Preserving Diversity, Trade, and Our Way of Life by ProQuest

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    S y s t e                            & Collections
                                     a t i c s

                    S y s t e m a t i c s &C o l l e c t i o n s
                                     Preserving Diversity, Trade, and Our Way of Life

   In a government facility not too far from you, there is a care-    taste like spoiled fish. Similar reports followed from wheat
fully preserved collection that contains thousands of items.          producers around the United States, and other countries began
Dead or alive, the items in this collection influence your life in    to embargo U.S. wheat. But what looked like a disaster for the
significant and surprising ways.                                      multibillion-dollar U.S. wheat industry was forestalled when
   It may sound like the premise of a summer blockbuster, but         ARS scientists proved that the Karnal bunt infestation was
it is a real scenario that occurs in federal buildings throughout     limited to a small area in Arizona. The other producers were
the United States. The Agricultural Research Service (ARS)            observing a harmless look-alike fungus. The only way to dif-
maintains hundreds of diverse collections of microbes and             ferentiate between the two nearly identical fungi was to conduct
viruses, invertebrates and cell cultures, seeds and trees, and        DNA tests—developed with samples from USDA’s National
everything in-between. And every collection has major benefits        Fungus Collection in Beltsville, Maryland.
for agricultural science.                                                U.S. importers benefit from national collections as well. There
   Collections can be used to protect the genetic diversity of        are many subspecies of fruit fly, some of which are more harmful
important species, to support regulation and policy decisions,        than others. Scientists have used the ARS fruit fly collection to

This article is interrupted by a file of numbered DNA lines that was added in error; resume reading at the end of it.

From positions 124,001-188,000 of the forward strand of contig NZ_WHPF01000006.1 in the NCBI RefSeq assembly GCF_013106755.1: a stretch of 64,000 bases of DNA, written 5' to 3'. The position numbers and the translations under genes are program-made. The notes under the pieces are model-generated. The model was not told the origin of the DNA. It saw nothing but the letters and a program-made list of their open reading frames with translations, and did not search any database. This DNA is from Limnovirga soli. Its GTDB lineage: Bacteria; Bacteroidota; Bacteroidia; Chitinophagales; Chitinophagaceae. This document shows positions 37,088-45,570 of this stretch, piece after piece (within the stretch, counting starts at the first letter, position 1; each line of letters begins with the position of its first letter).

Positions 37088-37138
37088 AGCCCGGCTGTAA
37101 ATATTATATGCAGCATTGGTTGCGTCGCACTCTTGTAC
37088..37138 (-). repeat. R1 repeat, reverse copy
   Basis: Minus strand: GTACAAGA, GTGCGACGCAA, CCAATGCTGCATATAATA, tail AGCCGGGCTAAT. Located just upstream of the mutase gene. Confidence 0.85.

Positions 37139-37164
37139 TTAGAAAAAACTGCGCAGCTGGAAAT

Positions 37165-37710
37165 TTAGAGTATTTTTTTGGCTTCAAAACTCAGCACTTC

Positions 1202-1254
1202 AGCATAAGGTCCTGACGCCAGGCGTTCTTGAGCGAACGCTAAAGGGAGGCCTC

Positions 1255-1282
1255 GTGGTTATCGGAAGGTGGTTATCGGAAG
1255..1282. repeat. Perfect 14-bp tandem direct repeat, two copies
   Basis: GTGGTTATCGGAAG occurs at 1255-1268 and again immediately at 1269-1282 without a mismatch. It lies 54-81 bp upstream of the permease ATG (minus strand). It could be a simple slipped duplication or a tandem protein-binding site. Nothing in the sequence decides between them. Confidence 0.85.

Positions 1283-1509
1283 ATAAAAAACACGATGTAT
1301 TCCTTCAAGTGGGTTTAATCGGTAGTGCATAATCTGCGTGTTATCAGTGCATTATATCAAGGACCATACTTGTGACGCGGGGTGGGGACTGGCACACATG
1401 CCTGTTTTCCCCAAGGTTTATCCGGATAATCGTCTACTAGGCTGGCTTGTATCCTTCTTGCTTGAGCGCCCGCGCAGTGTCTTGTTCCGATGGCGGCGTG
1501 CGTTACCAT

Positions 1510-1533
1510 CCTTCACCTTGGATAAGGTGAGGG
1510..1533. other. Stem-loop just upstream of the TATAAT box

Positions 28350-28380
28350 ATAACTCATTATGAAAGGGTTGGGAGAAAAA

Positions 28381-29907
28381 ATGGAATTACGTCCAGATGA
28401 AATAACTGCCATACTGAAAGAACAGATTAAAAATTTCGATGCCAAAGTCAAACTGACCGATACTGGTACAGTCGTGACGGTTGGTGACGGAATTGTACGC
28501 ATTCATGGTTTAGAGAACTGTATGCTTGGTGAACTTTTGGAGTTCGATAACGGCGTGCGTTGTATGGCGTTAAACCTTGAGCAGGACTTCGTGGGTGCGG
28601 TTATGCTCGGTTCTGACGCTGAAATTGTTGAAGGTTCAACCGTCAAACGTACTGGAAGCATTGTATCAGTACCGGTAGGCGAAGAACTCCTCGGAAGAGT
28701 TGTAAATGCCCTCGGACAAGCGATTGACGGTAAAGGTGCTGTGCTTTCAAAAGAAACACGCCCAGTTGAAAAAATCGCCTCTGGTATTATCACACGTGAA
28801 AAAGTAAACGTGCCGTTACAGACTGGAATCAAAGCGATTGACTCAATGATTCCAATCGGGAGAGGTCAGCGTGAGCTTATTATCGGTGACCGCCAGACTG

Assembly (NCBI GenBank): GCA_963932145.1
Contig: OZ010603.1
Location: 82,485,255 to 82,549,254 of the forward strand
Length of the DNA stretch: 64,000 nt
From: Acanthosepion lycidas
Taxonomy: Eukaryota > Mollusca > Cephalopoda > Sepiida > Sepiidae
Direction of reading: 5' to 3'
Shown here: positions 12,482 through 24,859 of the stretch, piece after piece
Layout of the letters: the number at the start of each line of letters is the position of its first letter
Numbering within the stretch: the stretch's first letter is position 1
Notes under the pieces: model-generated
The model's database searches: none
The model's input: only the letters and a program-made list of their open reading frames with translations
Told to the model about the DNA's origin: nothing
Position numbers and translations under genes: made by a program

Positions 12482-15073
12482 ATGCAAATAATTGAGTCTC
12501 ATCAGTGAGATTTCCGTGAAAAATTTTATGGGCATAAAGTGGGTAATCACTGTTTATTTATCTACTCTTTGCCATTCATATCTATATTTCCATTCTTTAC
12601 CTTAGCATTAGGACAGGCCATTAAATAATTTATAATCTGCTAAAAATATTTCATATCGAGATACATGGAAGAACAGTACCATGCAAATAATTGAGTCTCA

and to preserve history. Some ARS collections include speci-          develop a system for port inspectors to rapidly identify fruit flies
mens for research, conservation, and food safety. Some preserve       in produce shipments. This system came into play in December
specimens to serve as standards or for reference purposes.            2001, when inspectors identified larvae from the destructive
Others include materials gathered for documenting diversity           Mediterranean fruit fly in shipments of clementine oranges
in nature.                                                            from Spain. Thanks to the system, authorities were able to halt
   Some collections house rare and historic specimens, such as        imports before U.S. consumers started packing pests into their
the National Clonal Germplasm Repository in Corvallis, Oregon,        lunchboxes and holiday spreads along with this popular fruit.
which includes a descendant of the oldest living pear tree in the        Collections also play an integral role in protecting our na-
United States, or the National Animal Germplasm Program,              tion’s borders. Many of the travelers that cross U.S. borders are
in Fort Collins, Colorado, which maintains blood and semen            too small to see. Insects, fungi, and microorganisms can hitch
samples from rare sheep breeds popular in the colonial era. 
								
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